Working with an Ethical Investor

Working with an Ethical Investor


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There are still some banks that do not allow homeowners to short sale their own properties. Unfortunately, I can’t give you a list of those banks because it changes every day. As an individual homeowner or an investor with upside‐down properties, you may have to find an investor to work with you. You should make sure to work with someone who is very ethical because you are in a very vulnerable state right now and it would be easy for someone to take advantage of you.

Here’s the weird part—it’s common to teach investors how to find distressed sellers and how to make sure the homeowner does not take advantage of the investor, but it goes both ways. Now we are teaching homeowners how to qualify investors—something investors are not used to. Investors are used to qualifying homeowners, not the other way round. There is nothing worse than working on a deal for two months and then the homeowners decide to work with your competitor instead of you because the other investor offered the homeowners more money. Remember—if other investors will cut us out, why would they pay you? You will get cut out, but only after it is too late.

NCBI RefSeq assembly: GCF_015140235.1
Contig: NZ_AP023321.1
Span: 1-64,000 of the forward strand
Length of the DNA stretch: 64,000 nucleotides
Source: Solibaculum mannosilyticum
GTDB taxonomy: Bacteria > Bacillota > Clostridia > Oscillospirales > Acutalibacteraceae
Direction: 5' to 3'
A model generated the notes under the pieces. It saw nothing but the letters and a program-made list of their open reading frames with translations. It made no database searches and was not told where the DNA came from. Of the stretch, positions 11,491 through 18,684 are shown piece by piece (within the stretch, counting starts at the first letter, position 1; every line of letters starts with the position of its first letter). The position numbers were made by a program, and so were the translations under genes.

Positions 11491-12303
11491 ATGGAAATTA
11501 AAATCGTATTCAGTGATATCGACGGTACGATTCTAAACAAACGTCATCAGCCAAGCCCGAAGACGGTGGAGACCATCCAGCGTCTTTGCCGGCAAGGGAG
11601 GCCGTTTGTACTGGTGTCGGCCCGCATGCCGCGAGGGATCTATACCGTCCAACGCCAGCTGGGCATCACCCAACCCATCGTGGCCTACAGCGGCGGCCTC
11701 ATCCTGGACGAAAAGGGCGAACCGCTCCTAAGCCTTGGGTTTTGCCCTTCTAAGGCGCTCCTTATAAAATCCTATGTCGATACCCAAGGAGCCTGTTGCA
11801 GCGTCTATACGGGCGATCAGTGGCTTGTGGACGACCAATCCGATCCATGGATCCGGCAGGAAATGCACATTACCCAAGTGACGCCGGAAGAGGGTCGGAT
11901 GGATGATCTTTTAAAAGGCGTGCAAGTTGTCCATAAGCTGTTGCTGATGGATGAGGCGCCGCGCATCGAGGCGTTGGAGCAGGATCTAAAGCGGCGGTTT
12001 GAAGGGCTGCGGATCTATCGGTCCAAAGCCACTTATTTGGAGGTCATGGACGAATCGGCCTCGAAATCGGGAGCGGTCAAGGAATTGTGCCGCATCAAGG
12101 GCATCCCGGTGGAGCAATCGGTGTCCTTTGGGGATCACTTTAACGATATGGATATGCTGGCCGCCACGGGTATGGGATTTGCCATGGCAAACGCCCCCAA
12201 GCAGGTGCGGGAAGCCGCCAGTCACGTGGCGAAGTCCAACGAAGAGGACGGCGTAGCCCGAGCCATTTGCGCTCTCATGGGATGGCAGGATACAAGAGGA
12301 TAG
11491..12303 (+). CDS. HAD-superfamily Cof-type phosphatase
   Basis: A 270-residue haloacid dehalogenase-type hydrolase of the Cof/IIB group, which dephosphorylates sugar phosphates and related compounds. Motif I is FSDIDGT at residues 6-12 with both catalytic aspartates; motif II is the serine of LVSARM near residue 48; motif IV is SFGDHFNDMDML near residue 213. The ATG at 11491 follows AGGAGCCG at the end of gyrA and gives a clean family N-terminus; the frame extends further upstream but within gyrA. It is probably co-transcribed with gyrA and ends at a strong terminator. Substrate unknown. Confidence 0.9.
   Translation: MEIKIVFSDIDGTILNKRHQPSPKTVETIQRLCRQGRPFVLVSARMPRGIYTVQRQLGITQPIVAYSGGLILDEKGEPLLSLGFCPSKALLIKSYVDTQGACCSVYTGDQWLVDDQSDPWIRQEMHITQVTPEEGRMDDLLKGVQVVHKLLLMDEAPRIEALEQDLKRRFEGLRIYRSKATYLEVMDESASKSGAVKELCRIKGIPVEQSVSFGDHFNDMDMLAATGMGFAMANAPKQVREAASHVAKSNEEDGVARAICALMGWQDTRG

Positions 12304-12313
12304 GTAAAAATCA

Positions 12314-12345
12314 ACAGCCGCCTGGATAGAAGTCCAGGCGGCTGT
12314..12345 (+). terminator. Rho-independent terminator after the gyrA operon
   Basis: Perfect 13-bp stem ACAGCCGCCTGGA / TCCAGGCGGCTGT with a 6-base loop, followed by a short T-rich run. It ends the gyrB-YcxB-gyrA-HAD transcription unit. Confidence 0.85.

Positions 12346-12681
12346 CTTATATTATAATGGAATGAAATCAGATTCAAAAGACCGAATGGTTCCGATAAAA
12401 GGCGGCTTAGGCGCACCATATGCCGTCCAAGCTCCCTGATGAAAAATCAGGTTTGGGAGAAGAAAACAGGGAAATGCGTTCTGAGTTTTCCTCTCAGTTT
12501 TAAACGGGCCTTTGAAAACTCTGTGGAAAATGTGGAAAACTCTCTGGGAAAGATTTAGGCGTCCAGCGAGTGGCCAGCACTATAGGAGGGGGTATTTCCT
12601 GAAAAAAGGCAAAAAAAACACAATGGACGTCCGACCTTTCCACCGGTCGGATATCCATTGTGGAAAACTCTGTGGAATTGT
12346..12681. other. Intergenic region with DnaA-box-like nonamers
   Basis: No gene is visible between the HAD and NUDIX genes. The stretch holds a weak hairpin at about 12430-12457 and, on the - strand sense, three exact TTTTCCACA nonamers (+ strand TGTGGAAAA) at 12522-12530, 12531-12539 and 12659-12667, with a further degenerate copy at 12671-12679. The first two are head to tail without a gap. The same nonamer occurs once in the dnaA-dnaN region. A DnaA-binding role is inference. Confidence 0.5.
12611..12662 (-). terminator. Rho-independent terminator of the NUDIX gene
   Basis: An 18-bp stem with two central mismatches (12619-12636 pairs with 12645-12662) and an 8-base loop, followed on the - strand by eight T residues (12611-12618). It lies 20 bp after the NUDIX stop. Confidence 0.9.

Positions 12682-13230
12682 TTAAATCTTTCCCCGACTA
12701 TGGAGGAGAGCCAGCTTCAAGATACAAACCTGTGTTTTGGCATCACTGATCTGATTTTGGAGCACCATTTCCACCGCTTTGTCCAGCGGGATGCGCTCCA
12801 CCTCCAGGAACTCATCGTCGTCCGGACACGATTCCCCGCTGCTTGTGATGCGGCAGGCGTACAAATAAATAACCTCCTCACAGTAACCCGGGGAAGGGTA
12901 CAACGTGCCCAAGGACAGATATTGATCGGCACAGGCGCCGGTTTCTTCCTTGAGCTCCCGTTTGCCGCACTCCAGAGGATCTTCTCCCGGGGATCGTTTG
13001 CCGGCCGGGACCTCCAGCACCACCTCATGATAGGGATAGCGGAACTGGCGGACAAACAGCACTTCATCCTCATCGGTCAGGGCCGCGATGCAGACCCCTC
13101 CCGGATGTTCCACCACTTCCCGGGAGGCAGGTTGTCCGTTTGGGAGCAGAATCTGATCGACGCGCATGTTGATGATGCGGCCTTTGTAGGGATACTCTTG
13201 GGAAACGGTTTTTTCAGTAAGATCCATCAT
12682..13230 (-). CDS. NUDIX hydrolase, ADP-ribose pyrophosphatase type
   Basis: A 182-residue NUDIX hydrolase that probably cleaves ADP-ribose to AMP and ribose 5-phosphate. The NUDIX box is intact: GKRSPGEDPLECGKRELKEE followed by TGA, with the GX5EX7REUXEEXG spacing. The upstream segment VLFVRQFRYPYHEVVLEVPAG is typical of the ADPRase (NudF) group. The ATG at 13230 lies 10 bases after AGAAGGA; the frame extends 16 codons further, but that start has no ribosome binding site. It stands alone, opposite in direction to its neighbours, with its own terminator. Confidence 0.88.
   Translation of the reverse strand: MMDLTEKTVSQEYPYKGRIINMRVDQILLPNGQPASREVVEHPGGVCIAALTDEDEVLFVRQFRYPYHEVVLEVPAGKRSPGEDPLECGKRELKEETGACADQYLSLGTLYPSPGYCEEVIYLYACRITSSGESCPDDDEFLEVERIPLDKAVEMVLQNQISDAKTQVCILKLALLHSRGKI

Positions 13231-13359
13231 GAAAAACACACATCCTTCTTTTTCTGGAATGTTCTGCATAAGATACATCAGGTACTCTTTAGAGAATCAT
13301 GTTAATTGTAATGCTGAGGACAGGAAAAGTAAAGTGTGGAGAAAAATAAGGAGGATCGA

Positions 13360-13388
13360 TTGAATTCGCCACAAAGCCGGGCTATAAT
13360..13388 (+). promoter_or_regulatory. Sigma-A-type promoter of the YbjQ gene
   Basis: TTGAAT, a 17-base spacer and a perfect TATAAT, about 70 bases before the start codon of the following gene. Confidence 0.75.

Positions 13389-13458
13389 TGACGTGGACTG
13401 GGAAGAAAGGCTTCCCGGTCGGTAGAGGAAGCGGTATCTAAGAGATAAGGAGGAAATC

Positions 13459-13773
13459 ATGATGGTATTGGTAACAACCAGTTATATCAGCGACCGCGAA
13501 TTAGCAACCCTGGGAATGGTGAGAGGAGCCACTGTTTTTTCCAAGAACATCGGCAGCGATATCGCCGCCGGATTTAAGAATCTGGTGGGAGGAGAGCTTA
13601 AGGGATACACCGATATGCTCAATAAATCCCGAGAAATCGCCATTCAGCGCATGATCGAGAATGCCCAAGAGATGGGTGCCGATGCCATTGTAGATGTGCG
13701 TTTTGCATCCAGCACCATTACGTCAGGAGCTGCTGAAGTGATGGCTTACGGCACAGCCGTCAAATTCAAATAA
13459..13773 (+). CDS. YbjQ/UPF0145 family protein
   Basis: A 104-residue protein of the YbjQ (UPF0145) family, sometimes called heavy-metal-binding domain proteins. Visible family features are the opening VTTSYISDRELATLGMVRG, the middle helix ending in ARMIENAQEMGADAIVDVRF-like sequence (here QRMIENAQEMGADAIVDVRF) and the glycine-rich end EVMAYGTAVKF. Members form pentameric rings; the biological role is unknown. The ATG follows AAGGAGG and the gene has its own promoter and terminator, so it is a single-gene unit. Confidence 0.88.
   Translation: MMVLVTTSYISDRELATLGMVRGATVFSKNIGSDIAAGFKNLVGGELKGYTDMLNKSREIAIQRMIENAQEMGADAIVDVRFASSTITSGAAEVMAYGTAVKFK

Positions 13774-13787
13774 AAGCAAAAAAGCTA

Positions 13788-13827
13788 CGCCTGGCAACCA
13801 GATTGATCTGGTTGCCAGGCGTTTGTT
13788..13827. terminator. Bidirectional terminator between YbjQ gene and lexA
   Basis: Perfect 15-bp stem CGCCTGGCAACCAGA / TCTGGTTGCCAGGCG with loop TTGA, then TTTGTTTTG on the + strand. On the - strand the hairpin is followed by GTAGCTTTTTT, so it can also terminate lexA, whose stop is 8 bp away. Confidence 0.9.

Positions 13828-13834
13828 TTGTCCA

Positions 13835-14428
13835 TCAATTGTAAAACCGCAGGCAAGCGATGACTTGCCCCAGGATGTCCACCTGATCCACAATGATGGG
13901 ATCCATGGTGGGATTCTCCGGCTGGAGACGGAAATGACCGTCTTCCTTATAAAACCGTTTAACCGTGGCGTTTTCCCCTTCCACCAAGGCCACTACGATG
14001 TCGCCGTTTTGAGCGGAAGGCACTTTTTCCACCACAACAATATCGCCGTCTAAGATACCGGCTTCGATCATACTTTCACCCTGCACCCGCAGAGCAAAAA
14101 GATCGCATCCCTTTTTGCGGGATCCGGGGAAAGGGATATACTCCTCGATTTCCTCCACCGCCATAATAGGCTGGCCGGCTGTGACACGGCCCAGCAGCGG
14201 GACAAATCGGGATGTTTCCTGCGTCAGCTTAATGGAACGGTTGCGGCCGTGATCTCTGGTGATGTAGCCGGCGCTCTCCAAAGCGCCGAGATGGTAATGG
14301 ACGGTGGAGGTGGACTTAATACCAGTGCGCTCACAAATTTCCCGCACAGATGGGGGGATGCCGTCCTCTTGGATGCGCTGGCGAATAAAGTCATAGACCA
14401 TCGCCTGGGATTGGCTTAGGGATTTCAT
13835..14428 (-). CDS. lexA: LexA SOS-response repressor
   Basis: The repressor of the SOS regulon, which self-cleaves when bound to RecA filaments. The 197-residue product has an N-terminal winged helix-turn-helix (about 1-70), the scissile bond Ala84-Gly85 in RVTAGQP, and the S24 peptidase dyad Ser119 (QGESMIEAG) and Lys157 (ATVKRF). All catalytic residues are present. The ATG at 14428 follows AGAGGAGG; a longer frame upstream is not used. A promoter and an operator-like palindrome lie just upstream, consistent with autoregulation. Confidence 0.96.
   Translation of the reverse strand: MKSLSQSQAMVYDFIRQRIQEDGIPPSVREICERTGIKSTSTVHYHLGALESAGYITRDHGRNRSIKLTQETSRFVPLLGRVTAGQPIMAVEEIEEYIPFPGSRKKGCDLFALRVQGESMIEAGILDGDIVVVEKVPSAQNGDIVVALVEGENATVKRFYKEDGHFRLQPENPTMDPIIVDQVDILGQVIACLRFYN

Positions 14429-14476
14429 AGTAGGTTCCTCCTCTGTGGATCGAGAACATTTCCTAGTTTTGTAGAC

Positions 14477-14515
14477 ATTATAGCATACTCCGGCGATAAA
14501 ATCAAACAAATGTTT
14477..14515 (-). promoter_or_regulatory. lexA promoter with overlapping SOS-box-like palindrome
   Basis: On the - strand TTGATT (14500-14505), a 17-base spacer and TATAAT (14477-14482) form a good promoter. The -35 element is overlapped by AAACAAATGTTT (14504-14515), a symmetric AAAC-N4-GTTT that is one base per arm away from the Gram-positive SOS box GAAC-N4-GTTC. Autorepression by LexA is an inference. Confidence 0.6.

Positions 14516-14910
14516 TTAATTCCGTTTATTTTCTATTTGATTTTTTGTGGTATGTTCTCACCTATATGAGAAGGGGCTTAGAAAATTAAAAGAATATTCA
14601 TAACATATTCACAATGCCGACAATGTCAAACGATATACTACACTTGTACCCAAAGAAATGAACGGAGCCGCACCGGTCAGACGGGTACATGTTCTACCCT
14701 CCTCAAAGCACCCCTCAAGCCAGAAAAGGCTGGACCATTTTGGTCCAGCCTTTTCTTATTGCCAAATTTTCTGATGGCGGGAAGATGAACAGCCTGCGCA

Unfortunately, there are plenty of unethical players in this business. Every business in the world has its fair share of them. The number one thing to remember is to make sure investors put everything in writing and that the investors do not ask you to deed your property to them. Once you give up the deed, you have given up all your rights. Deeding your house to someone is a very big decision and should not be taken lightly. Many investors will tell you to deed the property to them so that they can negotiate with the bank. No one needs a deed to negotiate with a bank. All the bank needs is an “Authorization to Release Information” form signed by you … that’s it.

What Should an Investor Do for Me?

It is important to remember that investors do not work for free. Just like you, investors have bills to pay. We think investors should get paid a fair wage for what they do, without going overboard. An investor has to:

  • Find the distressed seller.
  • Do all the paperwork necessary to create a short sale package.
  • Negotiate with the bank on your behalf.
  • Find a buyer or arrange funds to purchase the property themselves.
  • Find a title company.
  • Close on the property before you lose it at the sheriff’s sale.
  • Rehab the property or flip it to a rehabber or landlord.
  • Possibly put it back on the market and try to sell it for a profit and much more behind‐the‐scenes work.

The investor does not get paid a dime unless the sale is accepted and the deal is closed. Many investors work on properties for three or four months only to have the bank say “no” and lose the deal. Do not work with an investor who wants money up‐front in order to work with you.

If you are looking for an ethical investor to help you sell your home, we can help! Contact us today to learn more.

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